KU's Nurse-Midwife specialty focuses on the care of women's primary and reproductive health care needs through the lifespan.
KU's Nursing-Midwifery program is among the graduate programs in the top 50 among public universities in the 2022 rankings from U.S. News and World Report. Nursing-Midwifery ranked #11.
Offered as part of KU's DNP program, KU's Nurse-Midwife specialty focuses on the care and management of well-women's primary and reproductive health care needs throughout the lifespan.
Certified nurse-midwives provide preconception counseling, care during pregnancy and childbirth, immediate newborn care, gynecological services and care of the peri-menopausal and post-menopausal woman.
Graduates from the program are employed in privately-owned OB/GYN practices, hospital-based midwifery practices, birth centers, family planning clinics, family practice locations and health departments. They also work in academic institutions, military hospitals and federally qualified health centers.
For more information about the Nurse-Midwife specialty area, please read about the program's philosophy and objectives.
The Nurse-Midwife curriculum requires 76 credit hours of coursework. The majority of required courses are available online, although the program is not fully available in a distance education format. Attendance on campus at KU Medical Center in Kansas City is required for the following courses: NRSG 935 and NRSG 954. During the 23-credit-hour midwifery specialty core, students will come to the KU Medical Center two to five times during semesters in which practicum courses occur.
Students also participate in synchronous learning by meeting as a group, online with audio/computer interface each week for three hours. These courses include NRSG 925, NRSG 926, NRSG 927 and NRSG 928.
Clinical practice sites are generally located in the Kansas City metropolitan area, but may extend across the state of Kansas and other communities where students are located. Clinical hours in the midwifery courses are arranged with the course coordinator at the beginning of each semester.
Priority consideration for admission is given to candidates living in or willing to work in underserved areas or in other areas with critical maternal and infant indicators.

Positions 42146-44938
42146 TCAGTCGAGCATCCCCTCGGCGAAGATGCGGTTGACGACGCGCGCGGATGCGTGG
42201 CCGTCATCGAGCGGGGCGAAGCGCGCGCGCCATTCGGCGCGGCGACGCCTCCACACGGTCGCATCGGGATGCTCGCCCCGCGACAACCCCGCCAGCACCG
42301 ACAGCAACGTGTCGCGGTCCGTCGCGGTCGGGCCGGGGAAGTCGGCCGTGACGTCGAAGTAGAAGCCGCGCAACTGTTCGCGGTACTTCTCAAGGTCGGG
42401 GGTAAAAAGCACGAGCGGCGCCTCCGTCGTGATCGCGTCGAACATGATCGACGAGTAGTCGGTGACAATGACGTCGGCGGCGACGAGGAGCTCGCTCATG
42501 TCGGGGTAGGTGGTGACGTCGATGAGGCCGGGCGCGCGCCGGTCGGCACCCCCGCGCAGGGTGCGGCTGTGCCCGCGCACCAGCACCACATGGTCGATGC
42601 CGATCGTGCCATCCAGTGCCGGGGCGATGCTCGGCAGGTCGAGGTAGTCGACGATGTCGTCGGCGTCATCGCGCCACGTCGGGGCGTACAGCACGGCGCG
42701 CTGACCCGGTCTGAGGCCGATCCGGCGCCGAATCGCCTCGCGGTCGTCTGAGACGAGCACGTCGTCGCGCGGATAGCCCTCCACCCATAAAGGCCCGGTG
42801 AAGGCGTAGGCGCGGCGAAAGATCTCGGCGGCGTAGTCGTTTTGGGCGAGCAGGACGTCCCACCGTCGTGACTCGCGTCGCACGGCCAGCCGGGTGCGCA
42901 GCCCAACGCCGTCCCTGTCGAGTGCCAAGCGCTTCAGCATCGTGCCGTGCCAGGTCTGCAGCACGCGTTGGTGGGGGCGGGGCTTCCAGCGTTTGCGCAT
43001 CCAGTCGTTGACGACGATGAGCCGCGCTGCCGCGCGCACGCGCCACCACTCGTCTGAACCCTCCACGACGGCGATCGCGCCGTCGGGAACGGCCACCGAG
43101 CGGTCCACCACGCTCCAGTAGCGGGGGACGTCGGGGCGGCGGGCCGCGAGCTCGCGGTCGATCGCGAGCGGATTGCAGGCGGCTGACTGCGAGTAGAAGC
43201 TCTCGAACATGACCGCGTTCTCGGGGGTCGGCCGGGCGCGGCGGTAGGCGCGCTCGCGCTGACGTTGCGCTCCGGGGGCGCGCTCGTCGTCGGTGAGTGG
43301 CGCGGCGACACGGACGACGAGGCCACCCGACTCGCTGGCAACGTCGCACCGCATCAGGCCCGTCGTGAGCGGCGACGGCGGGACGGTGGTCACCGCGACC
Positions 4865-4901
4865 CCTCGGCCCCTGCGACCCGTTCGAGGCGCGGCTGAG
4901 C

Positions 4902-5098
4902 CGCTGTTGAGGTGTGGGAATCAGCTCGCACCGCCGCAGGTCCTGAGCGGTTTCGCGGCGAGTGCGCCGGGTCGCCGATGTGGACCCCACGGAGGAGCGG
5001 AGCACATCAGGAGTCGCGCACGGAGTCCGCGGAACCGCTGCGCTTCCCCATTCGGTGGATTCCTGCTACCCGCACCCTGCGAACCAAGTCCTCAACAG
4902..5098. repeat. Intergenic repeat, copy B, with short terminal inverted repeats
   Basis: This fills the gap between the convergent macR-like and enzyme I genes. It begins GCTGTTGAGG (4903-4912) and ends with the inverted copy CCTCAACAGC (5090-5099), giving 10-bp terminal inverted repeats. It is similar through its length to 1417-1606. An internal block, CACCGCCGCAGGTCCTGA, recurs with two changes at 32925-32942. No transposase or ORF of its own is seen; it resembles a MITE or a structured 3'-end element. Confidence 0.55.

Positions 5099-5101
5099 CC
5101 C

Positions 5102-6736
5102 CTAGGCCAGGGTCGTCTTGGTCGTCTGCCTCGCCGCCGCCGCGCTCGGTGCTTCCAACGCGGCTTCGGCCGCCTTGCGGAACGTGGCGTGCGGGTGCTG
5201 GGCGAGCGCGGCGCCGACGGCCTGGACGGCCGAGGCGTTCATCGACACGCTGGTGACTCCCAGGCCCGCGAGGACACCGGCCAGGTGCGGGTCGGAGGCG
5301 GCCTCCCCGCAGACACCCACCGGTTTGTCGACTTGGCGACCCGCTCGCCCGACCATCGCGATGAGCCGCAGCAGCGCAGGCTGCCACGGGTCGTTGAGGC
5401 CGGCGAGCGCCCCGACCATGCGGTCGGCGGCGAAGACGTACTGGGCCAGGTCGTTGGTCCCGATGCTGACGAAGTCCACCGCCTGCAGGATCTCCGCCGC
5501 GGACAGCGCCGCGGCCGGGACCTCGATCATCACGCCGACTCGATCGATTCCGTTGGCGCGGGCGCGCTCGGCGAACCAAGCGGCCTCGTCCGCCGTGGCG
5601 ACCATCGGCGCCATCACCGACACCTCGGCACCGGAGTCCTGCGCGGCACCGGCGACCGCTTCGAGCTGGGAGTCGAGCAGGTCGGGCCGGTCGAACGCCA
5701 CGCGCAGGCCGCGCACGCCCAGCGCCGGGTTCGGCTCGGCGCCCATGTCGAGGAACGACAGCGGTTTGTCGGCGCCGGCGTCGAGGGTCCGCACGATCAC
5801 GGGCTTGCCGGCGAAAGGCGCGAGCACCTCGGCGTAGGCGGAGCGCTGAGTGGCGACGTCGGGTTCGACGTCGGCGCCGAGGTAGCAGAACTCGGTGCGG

Graduates of the Nurse-Midwife program are eligible to take the national certification examination of the American Midwifery Certification Board (AMCB) and to apply for the Advanced Practice Registered Nurse (APRN) license.
Certification rate (number of graduates certified by AMCB within 1 year of graduation): 100% per cohort for 10+ years
The graduation rate for KU students in the nurse-midwifery program is over 90% (based upon 2022 data, which is the last year for which all admits have completed their course of study).
The Nurse-Midwife Program is fully accredited by the Accreditation Commission for Midwifery Education of the American College of Nurse-Midwives, 2000 Duke St., Ste. 300, Alexandria, VA 22314, 703-835-4565, email@example.com.
View the preferred plan of study (PDF).
This program prepares students for an advanced practice specialty certification and APRN eligibility as a primary care certified nurse practitioner (CNP). APRN eligibility differs across states and many require a specialty certification. Specialty certifications are acquired through national exams that do not vary by state. For information on individual state's requirements, visit the National Councils of State Boards of Nursing website.
As of July 1, 2020, the U.S. Department of Education implemented Regulation 34 CFR 668.43 (a) (5) (v) that requires professional nursing programs to provide information on how their curriculum meets education requirements for professional licensing in each state. You may review KU School of Nursing's information on licensure by state.
Funded Nurse Training Programs
Qualified applicants may be eligible for federal funds up to $25,000 per year to apply towards the cost of this degree through Health Resources and Services Administration (HRSA)-funded opportunities.